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Volume XII, Number 146

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What Do Boards Have To Do With Boards?

Section 155 of the California Corporations Code somewhat circularly defines "board" as "the board of directors of the corporation".   But why does the General Corporation Law and the corporation laws of other states refer to the group or body of directors as a "board"?  

The word "board" is the modern spelling of the Anglo Saxon word "bord" which meant a flat piece of wood.  By the time of Geoffrey Chaucer, the word was used as a synecdoche for a table.  In The Clerk's Tale, for example, Chaucer writes "'Sir Clerk of Oxenford,' our hoste sayde, 'Ye ryde as coy and still as dooth a mayde, Were new spoused, sitting at the bord . . ." ("'Sir Scholar of Oxford,' our Host said, 'You ride as shy and still does a maid, Who is just married, sitting at the wedding table' . . .").  The Canterbury Tales (translated by Peter Tuttle).   See also The Summoner's Tale ("Wheras this lord sat eting at his bord").

Although nothing in the General Corporation Law requires that directors physically meet a table, the term is employed as a metonymy for the assemblage of directors.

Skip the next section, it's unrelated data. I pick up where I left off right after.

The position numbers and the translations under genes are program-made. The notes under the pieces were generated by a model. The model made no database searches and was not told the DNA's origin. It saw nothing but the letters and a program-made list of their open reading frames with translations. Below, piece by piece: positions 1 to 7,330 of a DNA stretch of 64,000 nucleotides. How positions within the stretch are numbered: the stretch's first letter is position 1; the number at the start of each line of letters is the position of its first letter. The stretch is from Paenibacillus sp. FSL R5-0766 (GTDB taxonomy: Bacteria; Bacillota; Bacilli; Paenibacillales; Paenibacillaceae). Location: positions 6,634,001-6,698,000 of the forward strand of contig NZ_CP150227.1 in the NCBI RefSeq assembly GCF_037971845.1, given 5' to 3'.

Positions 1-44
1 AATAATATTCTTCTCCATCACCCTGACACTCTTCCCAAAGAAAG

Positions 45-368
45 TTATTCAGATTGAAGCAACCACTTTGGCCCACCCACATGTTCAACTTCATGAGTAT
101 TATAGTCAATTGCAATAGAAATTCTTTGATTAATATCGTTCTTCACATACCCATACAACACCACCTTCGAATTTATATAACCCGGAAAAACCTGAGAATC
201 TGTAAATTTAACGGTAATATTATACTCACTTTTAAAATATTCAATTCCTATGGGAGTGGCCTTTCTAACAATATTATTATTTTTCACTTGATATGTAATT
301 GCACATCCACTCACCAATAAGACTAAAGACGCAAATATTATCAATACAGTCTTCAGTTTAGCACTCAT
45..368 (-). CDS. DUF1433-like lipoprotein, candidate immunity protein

© 2010-2022 Allen Matkins Leck Gamble Mallory & Natsis LLP National Law Review, Volume XII, Number 28
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About this Author

Keith Paul Bishop, Corporate Transactions Lawyer, finance securities attorney, Allen Matkins Law Firm
Partner

Keith Bishop works with privately held and publicly traded companies on federal and state corporate and securities transactions, compliance, and governance matters. He is highly-regarded for his in-depth knowledge of the distinctive corporate and regulatory requirements faced by corporations in the state of California.

While many law firms have a great deal of expertise in federal or Delaware corporate law, Keith’s specific focus on California corporate and securities law is uncommon. A former California state regulator of securities and financial institutions, Keith has decades of...

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